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Deconstructing a decade in Frank Bongiorno’s ‘The Eighties’
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Cliff Young running off the farm to become a marathon celebrity; Bob Hawke celebrating the America’s Cup victory in a logo-festooned jacket; the spidery designs of Ken Done; the Bicentenary “celebrations”; computers entering the workplace; the Neighbours wedding of Scott and Charlene; the rise of INXS; big hair and padded shoulders … Frank Bongiorno’s The Eighties (Black Inc.; $45) has plenty to refresh the memories of those who lived through these years, but it also makes larger arguments about the effects of the decade on today’s Australia. It is a very impressive achievement of historical synthesis, written in lucid, fast-moving prose with an eye for the telling detail. This is fine writing for the decade that brought Australia fine dining.
Bongiorno is alert to what it was like to live through the decade, as well as to its retrospective shapes. He begins with the election of the Hawke Labor government in March 1983 and ends with Paul Keating becoming PM in December 1991, after Hawke failed to honour the Kirribilli agreement they had struck before the 1990 election. During this era, the global forces shaping decisions such as floating the dollar and reducing tariffs were obscure to most Australians, for whom the end of a long boom was still slowly sinking in. There were disconcerting economic-rationalist arguments about smaller government, privatisation and user-pays systems being voiced, but these were yet to grip the imagination of Australia’s policy elites. When journalist Paul Kelly published The End of Certainty in 1992, it all fell into place: financial deregulation, more open immigration, the retreat of government paternalism, dismantling the tariff wall, reforming industrial relations, and opening a closed society and economy to the world. This was all done by Labor. The party of the old working class had transformed itself into the midwife of Australia’s new cosmopolitan modernity.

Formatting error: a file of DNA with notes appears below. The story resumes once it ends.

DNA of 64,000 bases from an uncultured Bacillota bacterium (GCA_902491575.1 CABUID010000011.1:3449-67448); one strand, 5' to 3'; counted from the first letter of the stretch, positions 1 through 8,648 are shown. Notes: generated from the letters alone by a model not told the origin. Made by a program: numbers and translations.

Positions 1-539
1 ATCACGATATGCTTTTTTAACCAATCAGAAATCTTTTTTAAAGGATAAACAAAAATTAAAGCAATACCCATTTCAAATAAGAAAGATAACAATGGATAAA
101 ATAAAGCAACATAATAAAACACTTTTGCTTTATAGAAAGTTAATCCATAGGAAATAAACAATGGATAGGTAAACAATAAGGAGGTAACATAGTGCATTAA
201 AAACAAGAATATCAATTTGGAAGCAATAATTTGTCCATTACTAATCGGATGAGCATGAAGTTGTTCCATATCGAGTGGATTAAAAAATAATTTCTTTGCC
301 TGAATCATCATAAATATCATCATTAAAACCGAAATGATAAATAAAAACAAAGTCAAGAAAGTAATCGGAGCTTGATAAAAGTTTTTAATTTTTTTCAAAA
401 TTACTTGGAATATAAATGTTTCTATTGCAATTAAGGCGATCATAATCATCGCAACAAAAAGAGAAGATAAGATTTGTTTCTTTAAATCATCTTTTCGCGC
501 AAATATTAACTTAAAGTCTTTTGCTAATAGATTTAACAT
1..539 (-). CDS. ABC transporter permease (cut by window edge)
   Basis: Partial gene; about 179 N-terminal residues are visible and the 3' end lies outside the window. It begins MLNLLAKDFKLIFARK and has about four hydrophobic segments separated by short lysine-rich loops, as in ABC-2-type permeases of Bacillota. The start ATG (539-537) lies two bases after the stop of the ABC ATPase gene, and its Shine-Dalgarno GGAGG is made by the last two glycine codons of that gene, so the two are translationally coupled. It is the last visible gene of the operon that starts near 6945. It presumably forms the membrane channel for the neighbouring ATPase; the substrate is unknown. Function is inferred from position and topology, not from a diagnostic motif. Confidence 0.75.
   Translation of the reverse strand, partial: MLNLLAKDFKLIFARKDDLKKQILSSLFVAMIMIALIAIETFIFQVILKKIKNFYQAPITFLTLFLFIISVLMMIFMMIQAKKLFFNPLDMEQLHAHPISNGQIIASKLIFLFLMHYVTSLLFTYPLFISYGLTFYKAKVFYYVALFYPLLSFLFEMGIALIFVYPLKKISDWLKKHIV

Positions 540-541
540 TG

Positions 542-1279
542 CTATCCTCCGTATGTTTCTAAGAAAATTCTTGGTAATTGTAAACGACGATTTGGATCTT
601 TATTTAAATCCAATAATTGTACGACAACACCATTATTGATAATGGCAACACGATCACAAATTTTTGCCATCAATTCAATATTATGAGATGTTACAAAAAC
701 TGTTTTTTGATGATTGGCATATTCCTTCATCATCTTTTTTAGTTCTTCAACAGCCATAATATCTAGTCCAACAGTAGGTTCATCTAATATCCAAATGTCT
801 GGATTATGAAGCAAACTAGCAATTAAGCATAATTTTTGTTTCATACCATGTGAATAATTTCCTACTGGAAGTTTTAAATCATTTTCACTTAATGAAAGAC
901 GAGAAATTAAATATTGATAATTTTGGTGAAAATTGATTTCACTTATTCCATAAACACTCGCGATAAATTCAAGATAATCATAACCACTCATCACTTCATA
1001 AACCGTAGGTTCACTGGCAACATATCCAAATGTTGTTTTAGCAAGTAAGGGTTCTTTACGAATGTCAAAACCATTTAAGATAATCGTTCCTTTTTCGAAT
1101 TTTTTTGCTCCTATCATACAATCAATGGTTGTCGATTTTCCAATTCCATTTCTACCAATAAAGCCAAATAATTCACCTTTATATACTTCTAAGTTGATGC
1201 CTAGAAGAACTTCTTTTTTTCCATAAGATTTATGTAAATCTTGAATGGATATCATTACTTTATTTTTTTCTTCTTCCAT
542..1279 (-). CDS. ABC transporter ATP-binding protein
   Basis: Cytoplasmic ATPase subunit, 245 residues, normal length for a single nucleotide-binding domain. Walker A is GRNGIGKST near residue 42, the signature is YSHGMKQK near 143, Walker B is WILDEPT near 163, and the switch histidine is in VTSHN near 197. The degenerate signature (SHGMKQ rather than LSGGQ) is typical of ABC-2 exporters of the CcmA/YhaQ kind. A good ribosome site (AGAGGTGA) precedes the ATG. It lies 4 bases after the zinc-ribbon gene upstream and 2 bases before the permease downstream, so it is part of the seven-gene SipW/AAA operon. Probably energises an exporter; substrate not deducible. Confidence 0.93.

Kelly’s powerful narrative has had a recent rerun, as the reforming courage and skill of Hawke and Keating are contrasted with the timidity and confusion of our recent federal governments. It was the policies of the 1980s, argued journalist George Megalogenis in The Australian Moment (2012), that set up Australia for 25 years of economic growth, enabling it to weather the 2008 global financial crisis with comparatively little damage. Maybe, but some of today’s intractable social problems also began then.